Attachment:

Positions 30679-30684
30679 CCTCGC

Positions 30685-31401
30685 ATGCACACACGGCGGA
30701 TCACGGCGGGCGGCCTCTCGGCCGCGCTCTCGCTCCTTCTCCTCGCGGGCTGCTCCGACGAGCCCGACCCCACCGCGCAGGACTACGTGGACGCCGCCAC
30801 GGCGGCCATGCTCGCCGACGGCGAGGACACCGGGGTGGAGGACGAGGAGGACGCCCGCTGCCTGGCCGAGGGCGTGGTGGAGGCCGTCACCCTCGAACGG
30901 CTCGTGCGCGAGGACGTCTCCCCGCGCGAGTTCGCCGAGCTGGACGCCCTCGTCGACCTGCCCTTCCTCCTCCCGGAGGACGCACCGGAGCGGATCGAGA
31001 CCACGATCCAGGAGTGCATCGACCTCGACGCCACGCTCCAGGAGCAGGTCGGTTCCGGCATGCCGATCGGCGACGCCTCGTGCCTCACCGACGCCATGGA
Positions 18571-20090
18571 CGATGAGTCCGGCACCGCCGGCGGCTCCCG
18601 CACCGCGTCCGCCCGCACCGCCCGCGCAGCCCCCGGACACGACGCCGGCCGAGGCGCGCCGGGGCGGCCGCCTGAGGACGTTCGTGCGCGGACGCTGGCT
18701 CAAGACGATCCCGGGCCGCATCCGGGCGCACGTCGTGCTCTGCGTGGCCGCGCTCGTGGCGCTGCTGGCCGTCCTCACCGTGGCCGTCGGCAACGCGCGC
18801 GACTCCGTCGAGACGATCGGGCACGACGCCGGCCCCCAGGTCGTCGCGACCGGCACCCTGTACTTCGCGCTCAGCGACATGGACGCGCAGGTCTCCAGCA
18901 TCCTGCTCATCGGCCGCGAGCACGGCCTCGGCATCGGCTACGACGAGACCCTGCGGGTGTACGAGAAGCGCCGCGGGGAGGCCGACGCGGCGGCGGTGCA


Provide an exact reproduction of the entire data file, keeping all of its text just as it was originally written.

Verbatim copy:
Positions 30679-30684
30679 CCTCGC

Positions 30685-31401
30685 ATGCACACACGGCGGA
30701 TCACGGCGGGCGGCCTCTCGGCCGCGCTCTCGCTCCTTCTCCTCGCGGGCTGCTCCGACGAGCCCGACCCCACCGCGCAGGACTACGTGGACGCCGCCAC
30801 GGCGGCCATGCTCGCCGACGGCGAGGACACCGGGGTGGAGGACGAGGAGGACGCCCGCTGCCTGGCCGAGGGCGTGGTGGAGGCCGTCACCCTCGAACGG
30901 CTCGTGCGCGAGGACGTCTCCCCGCGCGAGTTCGCCGAGCTGGACGCCCTCGTCGACCTGCCCTTCCTCCTCCCGGAGGACGCACCGGAGCGGATCGAGA
31001 CCACGATCCAGGAGTGCATCGACCTCGACGCCACGCTCCAGGAGCAGGTCGGTTCCGGCATGCCGATCGGCGACGCCTCGTGCCTCACCGACGCCATGGA
Positions 18571-20090
18571 CGATGAGTCCGGCACCGCCGGCGGCTCCCG
18601 CACCGCGTCCGCCCGCACCGCCCGCGCAGCCCCCGGACACGACGCCGGCCGAGGCGCGCCGGGGCGGCCGCCTGAGGACGTTCGTGCGCGGACGCTGGCT
18701 CAAGACGATCCCGGGCCGCATCCGGGCGCACGTCGTGCTCTGCGTGGCCGCGCTCGTGGCGCTGCTGGCCGTCCTCACCGTGGCCGTCGGCAACGCGCGC
18801 GACTCCGTCGAGACGATCGGGCACGACGCCGGCCCCCAGGTCGTCGCGACCGGCACCCTGTACTTCGCGCTCAGCGACATGGACGCGCAGGTCTCCAGCA
18901 TCCTGCTCATCGGCCGCGAGCACGGCCTCGGCATCGGCTACGACGAGACCCTGCGGGTGTACGAGAAGCGCCGCGGGGAGGCCGACGCGGCGGCGGTGCA